It is difficult to see any development that could change the dynamic of Egyptian-Israeli relations in a fundamental way. Assuming that the peace process between Israel and the Palestinians will stretch on for several years, with ups and downs, that Israel's relationship with Syria will continue to stagnate, and that Mubarak will last the full term of his presidency until 2005, it is difficult to see a point of departure for a new beginning. Absent that, more of the same is likely: little or no normalization, active discouragement of normalization by other Arabs, diplomatic activism to cast Israel as a nuclear wild card, and prodding the Palestinians to take one step forward—and then one step back.
In addition, there is a risk that relations could deteriorate from cold peace to low-intensity military tension. This could follow an Egyptian violation of the demilitarized status of the Sinai Peninsula or as a result of an Egyptian strategic decision to build up a nuclear deterrent. The Egyptian minister of defense and war production, Muhammad Hussein at-Tantawi, was reported to have told a closed forum a few years ago that Egypt should prepare for a future war with Israel. He later denied the reports and praised the importance of "strategic peace" with Israel. However, explaining his concept of peace, Tantawi was quoted as saying: "Peace does not mean relaxation … Any threat to any Arab or African country is a threat to Egypt's national security."
Even though a strong army is a tradition in the Arab world and a status symbol for a powerful regime, Egypt has so far refrained from providing a reasonable and unequivocal explanation as to why and for what purpose the great part of U.S. aid has been invested in building one of the most modern and powerful armed forces in the Middle East. In fact, this is one of the few areas in which the Egyptian state is more capable than it was two decades ago—thanks to U.S. assistance. Although Mubarak clearly has excluded war with Israel as an option, the capabilities he has built will outlast him, into the uncertainty of the post-Mubarak era.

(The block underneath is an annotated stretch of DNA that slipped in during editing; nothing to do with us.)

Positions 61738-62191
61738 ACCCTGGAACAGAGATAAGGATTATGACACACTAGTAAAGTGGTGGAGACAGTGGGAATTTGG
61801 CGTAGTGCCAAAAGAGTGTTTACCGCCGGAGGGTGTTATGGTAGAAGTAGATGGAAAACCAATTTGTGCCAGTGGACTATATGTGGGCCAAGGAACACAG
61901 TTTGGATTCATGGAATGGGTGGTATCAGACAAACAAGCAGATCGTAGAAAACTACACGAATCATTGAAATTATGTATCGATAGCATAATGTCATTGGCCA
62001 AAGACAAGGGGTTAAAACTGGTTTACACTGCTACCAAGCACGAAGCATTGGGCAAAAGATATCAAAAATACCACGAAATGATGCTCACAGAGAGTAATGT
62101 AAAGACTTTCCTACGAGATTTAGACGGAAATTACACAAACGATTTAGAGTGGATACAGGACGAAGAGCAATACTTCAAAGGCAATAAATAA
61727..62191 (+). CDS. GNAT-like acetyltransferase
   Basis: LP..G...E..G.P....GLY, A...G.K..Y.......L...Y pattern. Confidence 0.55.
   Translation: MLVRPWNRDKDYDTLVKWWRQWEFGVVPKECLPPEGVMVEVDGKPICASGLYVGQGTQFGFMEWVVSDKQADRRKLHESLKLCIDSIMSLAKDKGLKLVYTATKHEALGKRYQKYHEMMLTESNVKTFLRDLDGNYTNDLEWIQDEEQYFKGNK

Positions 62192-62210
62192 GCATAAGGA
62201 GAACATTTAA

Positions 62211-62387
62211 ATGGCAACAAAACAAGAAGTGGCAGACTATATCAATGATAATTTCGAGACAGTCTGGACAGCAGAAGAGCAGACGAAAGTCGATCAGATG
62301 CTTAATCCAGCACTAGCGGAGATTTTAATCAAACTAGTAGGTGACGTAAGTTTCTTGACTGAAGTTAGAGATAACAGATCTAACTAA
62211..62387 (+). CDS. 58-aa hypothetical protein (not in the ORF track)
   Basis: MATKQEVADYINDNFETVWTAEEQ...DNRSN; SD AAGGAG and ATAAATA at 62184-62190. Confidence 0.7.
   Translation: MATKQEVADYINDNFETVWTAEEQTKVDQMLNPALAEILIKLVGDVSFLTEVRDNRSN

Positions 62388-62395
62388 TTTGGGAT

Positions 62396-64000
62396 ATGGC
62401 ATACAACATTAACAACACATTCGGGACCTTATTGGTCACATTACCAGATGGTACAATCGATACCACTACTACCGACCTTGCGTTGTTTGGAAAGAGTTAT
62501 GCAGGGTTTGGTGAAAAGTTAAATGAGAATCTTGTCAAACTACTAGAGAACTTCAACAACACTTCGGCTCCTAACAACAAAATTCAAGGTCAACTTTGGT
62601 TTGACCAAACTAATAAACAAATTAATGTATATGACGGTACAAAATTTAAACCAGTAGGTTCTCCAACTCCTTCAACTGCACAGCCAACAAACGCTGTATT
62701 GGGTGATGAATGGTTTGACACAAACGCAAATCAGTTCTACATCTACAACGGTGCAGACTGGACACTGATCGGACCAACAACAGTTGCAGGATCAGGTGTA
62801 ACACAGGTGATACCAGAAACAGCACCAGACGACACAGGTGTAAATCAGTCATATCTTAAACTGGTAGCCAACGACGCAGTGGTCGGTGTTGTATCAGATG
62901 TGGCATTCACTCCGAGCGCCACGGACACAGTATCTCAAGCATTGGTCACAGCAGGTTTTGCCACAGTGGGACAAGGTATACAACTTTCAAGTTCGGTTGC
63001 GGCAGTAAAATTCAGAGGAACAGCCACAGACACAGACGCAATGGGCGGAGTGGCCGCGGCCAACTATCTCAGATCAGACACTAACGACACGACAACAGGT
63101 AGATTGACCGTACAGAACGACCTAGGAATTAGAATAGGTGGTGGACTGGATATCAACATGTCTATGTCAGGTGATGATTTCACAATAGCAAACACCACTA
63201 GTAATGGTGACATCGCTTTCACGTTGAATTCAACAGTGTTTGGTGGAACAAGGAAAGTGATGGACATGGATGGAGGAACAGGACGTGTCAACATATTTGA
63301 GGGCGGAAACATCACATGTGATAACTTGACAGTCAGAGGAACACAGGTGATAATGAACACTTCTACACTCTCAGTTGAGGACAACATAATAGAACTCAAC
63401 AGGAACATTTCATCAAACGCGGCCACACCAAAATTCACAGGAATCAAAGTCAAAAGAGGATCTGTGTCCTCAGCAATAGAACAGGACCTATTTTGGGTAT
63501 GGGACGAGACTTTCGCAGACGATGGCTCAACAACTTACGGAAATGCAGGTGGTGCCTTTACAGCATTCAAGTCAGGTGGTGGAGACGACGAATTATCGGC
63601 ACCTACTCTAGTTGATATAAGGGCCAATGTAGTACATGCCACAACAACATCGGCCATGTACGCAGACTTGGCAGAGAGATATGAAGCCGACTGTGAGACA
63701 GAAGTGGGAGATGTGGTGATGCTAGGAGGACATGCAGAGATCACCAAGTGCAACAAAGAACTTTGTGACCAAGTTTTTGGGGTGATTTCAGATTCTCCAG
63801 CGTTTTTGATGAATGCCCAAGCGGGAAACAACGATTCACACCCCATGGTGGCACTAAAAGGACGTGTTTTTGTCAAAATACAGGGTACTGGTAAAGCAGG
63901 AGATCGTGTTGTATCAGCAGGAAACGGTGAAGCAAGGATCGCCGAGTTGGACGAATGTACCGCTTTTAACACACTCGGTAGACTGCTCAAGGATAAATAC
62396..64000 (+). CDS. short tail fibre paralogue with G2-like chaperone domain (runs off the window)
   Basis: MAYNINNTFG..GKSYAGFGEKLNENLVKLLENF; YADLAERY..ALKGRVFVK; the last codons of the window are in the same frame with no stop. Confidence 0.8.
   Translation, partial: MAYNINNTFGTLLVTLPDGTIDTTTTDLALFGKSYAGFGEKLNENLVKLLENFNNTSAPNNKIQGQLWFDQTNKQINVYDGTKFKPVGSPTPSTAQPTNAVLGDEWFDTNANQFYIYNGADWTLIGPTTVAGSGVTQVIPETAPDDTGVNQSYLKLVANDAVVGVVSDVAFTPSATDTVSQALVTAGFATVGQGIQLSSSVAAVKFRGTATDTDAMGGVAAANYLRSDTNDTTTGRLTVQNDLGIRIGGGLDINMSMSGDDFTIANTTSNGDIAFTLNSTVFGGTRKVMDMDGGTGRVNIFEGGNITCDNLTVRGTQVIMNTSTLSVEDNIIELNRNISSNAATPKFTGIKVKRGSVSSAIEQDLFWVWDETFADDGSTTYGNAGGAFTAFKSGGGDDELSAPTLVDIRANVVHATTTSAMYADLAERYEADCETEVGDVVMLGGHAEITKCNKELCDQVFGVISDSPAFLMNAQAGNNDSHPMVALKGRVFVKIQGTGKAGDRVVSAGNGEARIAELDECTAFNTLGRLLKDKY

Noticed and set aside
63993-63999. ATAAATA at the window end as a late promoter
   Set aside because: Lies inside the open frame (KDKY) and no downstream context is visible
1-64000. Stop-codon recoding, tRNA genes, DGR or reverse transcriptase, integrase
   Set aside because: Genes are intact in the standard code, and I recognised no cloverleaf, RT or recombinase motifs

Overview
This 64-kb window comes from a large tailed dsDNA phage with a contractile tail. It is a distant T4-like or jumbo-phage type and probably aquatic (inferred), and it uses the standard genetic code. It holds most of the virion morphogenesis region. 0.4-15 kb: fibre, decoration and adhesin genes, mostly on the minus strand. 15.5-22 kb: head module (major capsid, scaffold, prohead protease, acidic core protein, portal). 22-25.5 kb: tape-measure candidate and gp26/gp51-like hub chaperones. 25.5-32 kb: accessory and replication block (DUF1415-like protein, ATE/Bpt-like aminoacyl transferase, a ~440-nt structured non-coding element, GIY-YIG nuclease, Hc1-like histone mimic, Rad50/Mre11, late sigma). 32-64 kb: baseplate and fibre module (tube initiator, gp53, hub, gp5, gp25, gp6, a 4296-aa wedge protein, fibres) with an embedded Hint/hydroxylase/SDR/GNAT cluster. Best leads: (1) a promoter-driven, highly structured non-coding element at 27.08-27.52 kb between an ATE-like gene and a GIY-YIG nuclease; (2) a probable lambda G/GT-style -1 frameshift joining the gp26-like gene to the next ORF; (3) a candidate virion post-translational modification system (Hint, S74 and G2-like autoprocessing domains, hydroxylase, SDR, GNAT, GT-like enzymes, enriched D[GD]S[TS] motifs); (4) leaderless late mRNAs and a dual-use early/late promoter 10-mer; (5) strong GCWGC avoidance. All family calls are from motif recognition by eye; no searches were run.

The risk of a reversion to intensified conflict between Israel and Egypt could increase in the immediate post-Mubarak era, should the transition to a successor be marked by instability. Mubarak's successor might be forced to indulge Egypt's Islamists, at least initially, in order to consolidate power. The Islamist radicalization of the already religiously-awakened vast middle class could turn hostility toward Israel into the lowest common denominator between the regime and the Muslim Brethren. Collaboration between the Egyptian army and the militant Islamic organizations cannot be ruled out, because the Egyptian military (unlike the Turkish) is not the guardian of a secular ethos.
Unfortunately, there is no guarantee of an eternal peace between peoples, cultures, and states. But the spectrum between an all-out war and the peaceful utopia of the Biblical prophets is wide. Israel's former foreign minister, Abba Eban, encapsulated his insight of international relations and the role of diplomacy: "A prevented war is a kind of peace, the one and only kind of peace to prevail as long as states exist on earth." Eban later asserted that potential armed conflicts existing in our world outnumber the wars that have actually broken out.
From this vantage point, the Israeli-Egyptian peace did break the one-war-a-decade cycle that characterized the period between 1948 and 1973. It has been a strategic asset for Israel and the United States. The problem is that it rests on foundations that Egypt's leaders are loath to maintain. Amin al-Mahdi, a courageous Egyptian intellectual and writer, in an interview to an Israeli journalist, was quoted as saying: